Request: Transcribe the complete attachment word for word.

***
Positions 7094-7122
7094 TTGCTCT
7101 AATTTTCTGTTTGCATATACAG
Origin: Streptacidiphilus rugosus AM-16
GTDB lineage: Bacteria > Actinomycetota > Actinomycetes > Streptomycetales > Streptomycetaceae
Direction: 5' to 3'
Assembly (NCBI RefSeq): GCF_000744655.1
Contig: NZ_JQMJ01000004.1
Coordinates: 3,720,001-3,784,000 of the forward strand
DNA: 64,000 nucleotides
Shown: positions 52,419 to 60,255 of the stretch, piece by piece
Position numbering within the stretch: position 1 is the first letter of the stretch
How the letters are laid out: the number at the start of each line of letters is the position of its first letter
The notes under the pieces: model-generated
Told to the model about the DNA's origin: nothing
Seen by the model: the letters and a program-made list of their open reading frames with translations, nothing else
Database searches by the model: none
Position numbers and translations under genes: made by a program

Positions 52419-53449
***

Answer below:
Positions 7094-7122
7094 TTGCTCT
7101 AATTTTCTGTTTGCATATACAG
Origin: Streptacidiphilus rugosus AM-16
GTDB lineage: Bacteria > Actinomycetota > Actinomycetes > Streptomycetales > Streptomycetaceae
Direction: 5' to 3'
Assembly (NCBI RefSeq): GCF_000744655.1
Contig: NZ_JQMJ01000004.1
Coordinates: 3,720,001-3,784,000 of the forward strand
DNA: 64,000 nucleotides
Shown: positions 52,419 to 60,255 of the stretch, piece by piece
Position numbering within the stretch: position 1 is the first letter of the stretch
How the letters are laid out: the number at the start of each line of letters is the position of its first letter
The notes under the pieces: model-generated
Told to the model about the DNA's origin: nothing
Seen by the model: the letters and a program-made list of their open reading frames with translations, nothing else
Database searches by the model: none
Position numbers and translations under genes: made by a program

Positions 52419-53449